Traces of SARS-CoV2 detected in Pune’s wastewater

Traces of SARS-CoV2 detected in Pune’s wastewater

Scientists of the National Chemical Laboratory (NCL) along with officials of the Pune Municipal Corporation (PMC) have found traces of the SARS-CoV2 virus, which causes Covid-19, in sewage samples collected from different areas in the city. The samples are being collected since December 2020 as part of a pilot project with experts saying testing wastewater could serve as a cost-effective early warning system which could help officials keep track of coronavirus at an early stage, even among asymptomatic persons.

Pune Municipal Commissioner Vikram Kumar told The Indian Express: “Wastewater tracking has been used (even) before the Covid-19 pandemic to monitor for polio. We explored the possibility of using environmental water surveillance to monitor the virus activity and engaged in a small pilot project with NCL for the purpose. The findings have been interesting and we are now waiting for a larger proposal for the institution,” Kumar said.

The civic body has appreciated the work done by scientists at NCL and have recommended that the exercise continue for another year in view of the anticipated third wave. The Pune Knowledge Cluster has sought additional permissions from PMC and also had an MoU with NCL to facilitate the joint efforts.

“We have been able to detect the presence of SARS-CoV2 RNA in sewage samples as part of our pilot study,” Dr Mahesh Dharne, Scientist, Biochemical Sciences Division, CSIR-NCL, and project coordinator, said. An official presentation was made by the scientific team at a meeting chaired by Deputy Chief Minister Ajit Pawar recently and a detailed report will be submitted soon to the PMC.

Besides four Sewage Treatment Plants (STP) that come under the civic body’s purview, a drain that open into a river and another STP plant on NCL campus were selected for the study. Pune-based NGO Ecosan Services Foundation helped in the sampling work.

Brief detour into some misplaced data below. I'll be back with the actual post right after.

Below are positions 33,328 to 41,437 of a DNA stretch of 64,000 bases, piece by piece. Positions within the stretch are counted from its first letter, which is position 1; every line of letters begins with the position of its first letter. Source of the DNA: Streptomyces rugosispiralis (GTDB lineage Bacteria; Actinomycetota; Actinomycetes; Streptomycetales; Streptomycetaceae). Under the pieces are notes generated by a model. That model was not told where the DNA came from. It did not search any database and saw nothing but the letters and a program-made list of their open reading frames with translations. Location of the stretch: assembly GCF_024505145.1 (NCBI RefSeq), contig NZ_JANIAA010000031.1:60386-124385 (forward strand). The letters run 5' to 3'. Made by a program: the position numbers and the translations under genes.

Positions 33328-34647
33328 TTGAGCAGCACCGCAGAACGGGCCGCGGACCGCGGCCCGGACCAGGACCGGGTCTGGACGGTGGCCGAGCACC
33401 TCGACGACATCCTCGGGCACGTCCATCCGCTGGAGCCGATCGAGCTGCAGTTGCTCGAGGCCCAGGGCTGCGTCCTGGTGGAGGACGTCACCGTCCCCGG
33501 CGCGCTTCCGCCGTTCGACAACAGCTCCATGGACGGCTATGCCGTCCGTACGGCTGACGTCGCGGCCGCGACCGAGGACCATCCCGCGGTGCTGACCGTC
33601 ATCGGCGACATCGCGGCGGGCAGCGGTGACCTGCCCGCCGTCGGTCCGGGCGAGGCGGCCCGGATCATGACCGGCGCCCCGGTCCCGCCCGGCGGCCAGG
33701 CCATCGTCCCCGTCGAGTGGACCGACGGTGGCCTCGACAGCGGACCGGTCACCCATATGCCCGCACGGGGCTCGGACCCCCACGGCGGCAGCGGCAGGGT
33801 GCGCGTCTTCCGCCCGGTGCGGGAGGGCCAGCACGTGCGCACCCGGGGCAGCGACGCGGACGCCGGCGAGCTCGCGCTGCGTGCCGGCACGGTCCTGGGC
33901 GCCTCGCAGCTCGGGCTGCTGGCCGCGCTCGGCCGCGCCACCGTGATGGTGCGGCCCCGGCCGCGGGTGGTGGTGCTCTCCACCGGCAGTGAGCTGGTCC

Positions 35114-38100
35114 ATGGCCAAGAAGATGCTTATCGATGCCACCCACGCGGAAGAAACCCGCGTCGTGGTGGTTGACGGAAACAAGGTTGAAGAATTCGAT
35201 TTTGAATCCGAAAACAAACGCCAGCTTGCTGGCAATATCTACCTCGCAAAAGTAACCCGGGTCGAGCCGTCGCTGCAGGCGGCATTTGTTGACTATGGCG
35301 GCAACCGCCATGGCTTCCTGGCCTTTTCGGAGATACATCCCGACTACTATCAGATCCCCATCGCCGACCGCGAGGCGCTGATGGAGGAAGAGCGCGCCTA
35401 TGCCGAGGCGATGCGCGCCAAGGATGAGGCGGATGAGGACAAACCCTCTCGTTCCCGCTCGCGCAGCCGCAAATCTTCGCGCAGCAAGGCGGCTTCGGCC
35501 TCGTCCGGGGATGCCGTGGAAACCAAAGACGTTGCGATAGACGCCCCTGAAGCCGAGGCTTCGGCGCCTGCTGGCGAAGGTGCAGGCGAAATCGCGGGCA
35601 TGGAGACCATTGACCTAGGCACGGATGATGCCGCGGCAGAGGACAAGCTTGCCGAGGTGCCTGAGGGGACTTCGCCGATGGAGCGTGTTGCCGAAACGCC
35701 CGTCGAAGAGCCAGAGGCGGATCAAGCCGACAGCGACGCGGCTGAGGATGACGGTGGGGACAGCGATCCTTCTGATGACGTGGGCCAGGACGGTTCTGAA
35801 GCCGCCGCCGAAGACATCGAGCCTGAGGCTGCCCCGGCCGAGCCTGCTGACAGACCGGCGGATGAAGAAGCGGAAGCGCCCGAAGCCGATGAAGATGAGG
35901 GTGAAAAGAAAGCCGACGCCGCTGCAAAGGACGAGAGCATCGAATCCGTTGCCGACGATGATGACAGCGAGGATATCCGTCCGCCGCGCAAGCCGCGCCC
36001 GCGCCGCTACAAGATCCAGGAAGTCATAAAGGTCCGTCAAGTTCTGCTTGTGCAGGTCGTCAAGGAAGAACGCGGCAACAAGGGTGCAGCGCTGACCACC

From December 2020 till date, around 23 wastewater samples from PMC STPs, 17 from open drains entering the river and nine from NCL colony have been processed and assessed for the presence of SARS-CoV-2 nucleic acid by RT-qPCR method.

Sewage samples from the open drain entering the river were also profiled from the period ranging from December 2020 to March 2021 and sequenced by ARTIC V3 protocol on MinION sequencer.

“The idea of Wastewater-Based Epidemiology (WBE) was implemented during the polio pandemic in order to better understand the affected areas and the same is being used to understand the community infection dynamics of SARS-CoV-2. Domestic wastewater with faecal matter containing viral particles/load enters the drainage system (which is why) sewage treatment plants are considered to be hot spots for disease surveillance. The virus is then concentrated from wastewater and monitored through a real-time polymerase chain reaction (RT-PCR) technique, followed by direct meta-sequencing to detect mutations/variants,” Dr Dharne said. Besides Dr Dharne, the NCL team working on the project comprised microbiologist Dr Syed Dastager and chemical engineer Dr Sanjay Kamble.

Karnataka government has introduced a city sewage surveillance system in Bengaluru while CSIR-Centre for Cellular and Molecular Biology (CCMB) scientists are also engaged in similar studies in Hyderabad, Delhi, Kolkata, Chennai, Mumbai, Allahabad and a few cities of Andhra Pradesh. Dr Rakesh Mishra, advisor to CSIR-CCMB, said that samples are flown to the National Environmental Engineering Research Institute (NEERI) at Nagpur where the data is analysed.

“There is a lot of potential in this environmental wastewater surveillance,” Dr Mishra said.

He pointed out the wide-spread transmission of SARS-CoV 2 can make testing every individual a challenging task in densely populated countries.

In their recent study in Hyderabad, CCMB scientists estimated the total number of individuals exposed to SARS-CoV2 based on the detected viral gene copies per litre and viral particle shedding per individual to suggest that sewage-based surveillance can be an effective approach to study the infection dynamics, which can help in the efficient management of the SARS-CoV2 spread.